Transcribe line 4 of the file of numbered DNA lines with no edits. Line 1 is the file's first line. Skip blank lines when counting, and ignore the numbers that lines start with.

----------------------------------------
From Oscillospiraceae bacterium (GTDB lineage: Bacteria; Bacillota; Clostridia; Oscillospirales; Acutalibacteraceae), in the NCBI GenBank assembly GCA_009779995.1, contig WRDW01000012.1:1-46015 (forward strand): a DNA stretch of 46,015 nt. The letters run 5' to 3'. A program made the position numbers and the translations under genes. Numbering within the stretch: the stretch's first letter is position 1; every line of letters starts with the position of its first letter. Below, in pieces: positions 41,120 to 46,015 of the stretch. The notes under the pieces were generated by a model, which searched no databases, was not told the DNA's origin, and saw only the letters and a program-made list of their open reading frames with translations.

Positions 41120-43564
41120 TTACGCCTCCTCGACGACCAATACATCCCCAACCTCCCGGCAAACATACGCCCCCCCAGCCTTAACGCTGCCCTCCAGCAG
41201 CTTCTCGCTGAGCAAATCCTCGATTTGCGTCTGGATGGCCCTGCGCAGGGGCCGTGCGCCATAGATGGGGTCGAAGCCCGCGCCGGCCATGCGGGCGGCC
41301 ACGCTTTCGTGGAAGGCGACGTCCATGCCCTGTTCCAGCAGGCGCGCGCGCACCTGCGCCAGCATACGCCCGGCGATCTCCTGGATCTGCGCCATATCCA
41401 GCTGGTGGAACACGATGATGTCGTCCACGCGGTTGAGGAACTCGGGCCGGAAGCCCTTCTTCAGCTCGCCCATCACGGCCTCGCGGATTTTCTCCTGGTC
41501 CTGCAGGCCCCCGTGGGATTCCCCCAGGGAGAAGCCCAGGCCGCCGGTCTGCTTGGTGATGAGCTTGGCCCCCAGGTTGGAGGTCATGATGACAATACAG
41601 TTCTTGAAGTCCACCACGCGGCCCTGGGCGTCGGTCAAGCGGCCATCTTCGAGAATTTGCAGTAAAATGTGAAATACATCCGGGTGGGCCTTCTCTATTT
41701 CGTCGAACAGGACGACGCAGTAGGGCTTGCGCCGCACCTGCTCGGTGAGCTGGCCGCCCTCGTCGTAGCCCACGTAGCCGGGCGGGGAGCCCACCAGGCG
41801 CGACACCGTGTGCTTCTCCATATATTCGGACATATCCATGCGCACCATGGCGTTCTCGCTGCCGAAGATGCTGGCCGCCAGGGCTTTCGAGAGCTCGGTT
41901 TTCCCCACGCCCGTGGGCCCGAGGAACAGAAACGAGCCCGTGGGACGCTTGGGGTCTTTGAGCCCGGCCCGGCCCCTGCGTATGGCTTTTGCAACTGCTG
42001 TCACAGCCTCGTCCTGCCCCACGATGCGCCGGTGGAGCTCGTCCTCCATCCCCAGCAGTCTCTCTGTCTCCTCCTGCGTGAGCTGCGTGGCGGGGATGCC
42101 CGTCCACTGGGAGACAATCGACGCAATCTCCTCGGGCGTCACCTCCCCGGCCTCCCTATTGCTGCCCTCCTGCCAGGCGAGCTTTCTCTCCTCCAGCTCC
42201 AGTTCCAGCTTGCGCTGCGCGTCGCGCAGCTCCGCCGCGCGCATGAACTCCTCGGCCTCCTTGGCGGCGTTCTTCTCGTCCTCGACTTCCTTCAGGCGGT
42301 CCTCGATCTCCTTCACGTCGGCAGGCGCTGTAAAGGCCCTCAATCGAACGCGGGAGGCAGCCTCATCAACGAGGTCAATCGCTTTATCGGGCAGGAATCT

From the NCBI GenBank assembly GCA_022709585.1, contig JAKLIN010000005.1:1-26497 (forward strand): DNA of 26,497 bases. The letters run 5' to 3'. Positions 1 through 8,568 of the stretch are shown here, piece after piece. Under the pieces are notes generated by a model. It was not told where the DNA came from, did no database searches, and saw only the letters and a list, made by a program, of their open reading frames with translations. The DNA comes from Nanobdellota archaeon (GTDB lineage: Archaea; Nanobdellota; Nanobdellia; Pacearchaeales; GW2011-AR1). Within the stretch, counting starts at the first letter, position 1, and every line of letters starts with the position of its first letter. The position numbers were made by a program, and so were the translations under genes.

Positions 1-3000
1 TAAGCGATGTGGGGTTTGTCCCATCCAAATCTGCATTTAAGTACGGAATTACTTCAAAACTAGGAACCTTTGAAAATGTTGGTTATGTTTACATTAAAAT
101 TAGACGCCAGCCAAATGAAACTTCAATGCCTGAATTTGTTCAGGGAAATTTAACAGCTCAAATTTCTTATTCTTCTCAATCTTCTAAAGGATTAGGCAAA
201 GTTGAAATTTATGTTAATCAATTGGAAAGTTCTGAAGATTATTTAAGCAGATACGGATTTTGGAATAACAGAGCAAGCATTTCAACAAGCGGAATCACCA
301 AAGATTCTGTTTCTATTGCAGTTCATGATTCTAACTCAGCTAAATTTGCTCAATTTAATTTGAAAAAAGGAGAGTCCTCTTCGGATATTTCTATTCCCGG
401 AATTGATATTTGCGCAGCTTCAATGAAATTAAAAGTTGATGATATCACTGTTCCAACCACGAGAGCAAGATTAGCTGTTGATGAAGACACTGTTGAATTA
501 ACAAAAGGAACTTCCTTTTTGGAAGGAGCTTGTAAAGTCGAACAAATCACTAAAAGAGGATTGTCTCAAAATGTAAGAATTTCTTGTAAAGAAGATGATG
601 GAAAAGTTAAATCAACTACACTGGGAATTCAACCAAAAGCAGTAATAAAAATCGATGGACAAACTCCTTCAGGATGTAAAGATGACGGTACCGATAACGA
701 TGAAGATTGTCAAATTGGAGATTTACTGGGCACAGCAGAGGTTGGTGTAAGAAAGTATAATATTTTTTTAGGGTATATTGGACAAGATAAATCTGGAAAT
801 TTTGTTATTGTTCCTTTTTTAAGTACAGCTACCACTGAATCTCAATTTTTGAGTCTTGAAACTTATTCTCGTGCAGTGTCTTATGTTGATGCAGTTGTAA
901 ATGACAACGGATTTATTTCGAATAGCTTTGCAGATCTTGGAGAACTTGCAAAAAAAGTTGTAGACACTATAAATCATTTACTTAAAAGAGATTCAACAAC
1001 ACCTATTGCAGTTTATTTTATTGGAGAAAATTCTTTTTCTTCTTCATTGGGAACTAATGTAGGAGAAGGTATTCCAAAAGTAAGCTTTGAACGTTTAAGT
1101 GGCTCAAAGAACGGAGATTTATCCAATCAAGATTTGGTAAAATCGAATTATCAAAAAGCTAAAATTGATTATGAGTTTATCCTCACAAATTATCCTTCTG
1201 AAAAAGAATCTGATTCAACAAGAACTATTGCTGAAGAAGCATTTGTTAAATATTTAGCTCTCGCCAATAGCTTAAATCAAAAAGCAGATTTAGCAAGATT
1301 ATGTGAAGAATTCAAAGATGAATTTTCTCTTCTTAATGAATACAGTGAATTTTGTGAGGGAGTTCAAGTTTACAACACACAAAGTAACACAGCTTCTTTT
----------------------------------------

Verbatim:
41201 CTTCTCGCTGAGCAAATCCTCGATTTGCGTCTGGATGGCCCTGCGCAGGGGCCGTGCGCCATAGATGGGGTCGAAGCCCGCGCCGGCCATGCGGGCGGCC